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When You Have the Urge to Splurge

Ask yourself these three questions before reaching for your wallet

Mature couple jumps on a beach, Rules for making a splurge purchase

To splurge, or not to splurge? Create a financially sound future by holding off on that big purchase. — Istock

En español | You recently turned 50 — or maybe even 60 or 70 years old — and now you want to buy something big.

A vacation home. A cruise around the world. That luxury car you've always wanted.

Others might try to talk you out of it, suggesting it's your age or ego speaking to you. Could they be right?

Here are three questions you should ask yourself before any major or possibly extravagant purchase.

1. Can you really afford it?

"If your plans don't upset the apple cart, if you're still in good shape financially and you've made your estate plan, then absolutely — go on and enjoy the money. You've earned it," says Stephanie Genkin, a financial planner in New York. Genkin also cautions pre-retirees and retirees to think carefully about the types of expenditures on which they decide to splurge, which leads to the next query.

2. Is the purchase in line with your values?

"There's been a lot of research from the fields of psychology and neuroscience on what makes us happier," says Donna Skeels Cygan, a financial adviser based in Albuquerque, N.M. "At the top of almost every list was spending time with friends and family."

For most people, splurging on a vacation with family and friends can definitely be justified, Cygan says. "A person just needs to make sure it fits within their budget.

"I always recommend that people spend money on experiences rather than things."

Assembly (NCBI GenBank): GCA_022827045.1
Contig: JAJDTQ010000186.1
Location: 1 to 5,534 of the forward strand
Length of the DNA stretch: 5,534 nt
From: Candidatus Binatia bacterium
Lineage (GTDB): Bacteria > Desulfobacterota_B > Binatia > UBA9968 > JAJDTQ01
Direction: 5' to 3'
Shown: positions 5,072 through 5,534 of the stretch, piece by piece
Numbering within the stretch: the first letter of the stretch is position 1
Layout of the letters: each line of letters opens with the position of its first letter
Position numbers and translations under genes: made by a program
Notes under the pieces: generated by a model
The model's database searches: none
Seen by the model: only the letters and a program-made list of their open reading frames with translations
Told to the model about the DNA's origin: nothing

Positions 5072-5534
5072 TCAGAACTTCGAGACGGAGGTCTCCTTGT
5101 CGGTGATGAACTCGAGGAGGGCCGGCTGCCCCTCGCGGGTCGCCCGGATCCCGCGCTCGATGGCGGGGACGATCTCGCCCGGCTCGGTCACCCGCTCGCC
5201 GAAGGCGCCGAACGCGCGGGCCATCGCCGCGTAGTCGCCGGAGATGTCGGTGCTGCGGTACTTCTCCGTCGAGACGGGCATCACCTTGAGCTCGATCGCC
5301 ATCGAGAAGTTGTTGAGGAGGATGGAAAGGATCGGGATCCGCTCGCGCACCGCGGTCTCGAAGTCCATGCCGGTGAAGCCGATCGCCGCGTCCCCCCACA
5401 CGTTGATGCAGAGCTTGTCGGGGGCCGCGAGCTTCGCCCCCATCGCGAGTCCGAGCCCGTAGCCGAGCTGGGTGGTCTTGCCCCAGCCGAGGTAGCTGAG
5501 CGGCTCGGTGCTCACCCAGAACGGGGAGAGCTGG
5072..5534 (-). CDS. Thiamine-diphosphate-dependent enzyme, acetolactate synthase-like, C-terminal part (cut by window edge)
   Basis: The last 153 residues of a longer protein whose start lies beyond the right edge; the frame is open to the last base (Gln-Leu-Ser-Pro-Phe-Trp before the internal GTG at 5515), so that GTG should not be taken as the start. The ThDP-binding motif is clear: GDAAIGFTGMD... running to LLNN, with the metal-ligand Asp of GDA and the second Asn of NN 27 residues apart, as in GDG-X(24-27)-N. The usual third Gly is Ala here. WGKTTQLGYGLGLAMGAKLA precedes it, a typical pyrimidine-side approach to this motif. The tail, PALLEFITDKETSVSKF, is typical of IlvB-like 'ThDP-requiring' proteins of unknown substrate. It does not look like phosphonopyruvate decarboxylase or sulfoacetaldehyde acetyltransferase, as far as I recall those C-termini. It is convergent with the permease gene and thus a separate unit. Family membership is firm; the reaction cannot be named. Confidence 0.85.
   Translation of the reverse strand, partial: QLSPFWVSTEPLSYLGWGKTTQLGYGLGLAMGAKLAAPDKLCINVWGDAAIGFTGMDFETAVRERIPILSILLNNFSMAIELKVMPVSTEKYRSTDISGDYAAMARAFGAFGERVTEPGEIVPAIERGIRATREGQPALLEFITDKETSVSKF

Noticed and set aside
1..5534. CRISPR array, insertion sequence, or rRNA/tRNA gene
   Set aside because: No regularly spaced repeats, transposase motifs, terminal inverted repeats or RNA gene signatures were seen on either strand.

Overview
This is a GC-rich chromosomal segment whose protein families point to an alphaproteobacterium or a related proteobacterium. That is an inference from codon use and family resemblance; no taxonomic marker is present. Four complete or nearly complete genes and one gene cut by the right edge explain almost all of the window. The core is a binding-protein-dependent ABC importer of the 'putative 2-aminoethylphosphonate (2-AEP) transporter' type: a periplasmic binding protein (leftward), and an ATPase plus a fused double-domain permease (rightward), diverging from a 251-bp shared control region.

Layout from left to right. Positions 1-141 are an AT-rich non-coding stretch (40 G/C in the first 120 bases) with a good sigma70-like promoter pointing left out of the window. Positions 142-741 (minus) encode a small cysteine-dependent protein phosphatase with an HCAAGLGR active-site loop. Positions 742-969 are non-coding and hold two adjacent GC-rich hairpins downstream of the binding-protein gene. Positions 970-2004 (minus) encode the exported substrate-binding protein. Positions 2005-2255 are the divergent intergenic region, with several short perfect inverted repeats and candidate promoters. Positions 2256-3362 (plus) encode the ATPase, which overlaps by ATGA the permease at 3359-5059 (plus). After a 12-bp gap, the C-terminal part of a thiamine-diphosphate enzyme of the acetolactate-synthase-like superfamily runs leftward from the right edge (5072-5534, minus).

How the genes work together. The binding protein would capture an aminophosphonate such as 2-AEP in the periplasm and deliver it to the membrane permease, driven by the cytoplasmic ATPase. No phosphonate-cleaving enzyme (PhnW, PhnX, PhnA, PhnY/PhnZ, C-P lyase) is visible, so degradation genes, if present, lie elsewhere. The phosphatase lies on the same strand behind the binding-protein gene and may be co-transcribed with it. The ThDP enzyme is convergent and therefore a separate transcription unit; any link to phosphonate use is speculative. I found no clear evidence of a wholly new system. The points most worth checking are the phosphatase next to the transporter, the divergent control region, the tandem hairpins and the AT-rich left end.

Genkin agrees.

"With a cruise or a road trip, you not only have the joy of adventure and the trip itself, but you also get the bragging rights leading up to the experience and the joy of telling people about it and reliving the trip afterward in your memories," Genkin says.

"Even all the bad parts [from a vacation] become great stories to tell."

Another thing about vacation splurges: "If you're 60 and really want to have that bucket-list travel experience, I recommend doing it sooner rather than waiting until, say, age 65 or older because there could be health issues later," says Cygan.

3. Who am I trying to impress?

Are you doing this out of vanity, fear or a desire to keep up with the Joneses?

Anything that drives you into debt that can't be quickly paid off, from another big-screen TV to high-end jewelry or a new vehicle, "should be a definite no," says Cygan.

See also: 10 money wasters

"Too often people splurge just because they think they deserve it. They just do it and hope for the best," Genkin says. "It's better to have a plan first. Put your economic house in order and then go out and enjoy that extra money. You don't want to blow it at 55 and then wind up living only on Social Security at age 92. That's not a good plan."

If you're contemplating a major splurge out of "fear of age, boredom or not knowing what your money is for, that's when you also get in trouble," Genkin says.

Some splurges can be "toxic," Cygan says, if they're only being considered because you're caving into the pressure to buy — or one-up — what others around you have.

Expensive cars are often the source of late-in-life splurges. But if you're thinking of buying a new car, and your current car is only four to six years old, Cygan says you might want to remind yourself that "My car can last at least 10 or 12 years and I don't want to spend my money just to cave in to the pressure to keep up with the Joneses."

Finally, remember this: Just because you can do something doesn't mean you should.

It's very possible that the novelty of the BMW you're lusting after or the pricey Louis Vuitton bag you're eyeing will wear off after just a few weeks or months.

That's especially true if you're making such a purchase because, deep down, you want others to envy your material possessions. In cases like this, the high you may get from making others jealous will likely be short-lived.

"Material stuff just doesn't have a lasting appeal for us," Genkin says. "As soon as we get it, we're pretty much on to the next thing."

Lynnette Khalfani-Cox, The Money Coach(R), is a personal finance expert, television and radio personality, and regular contributor to AARP. You can follow her on Twitter and on Facebook.

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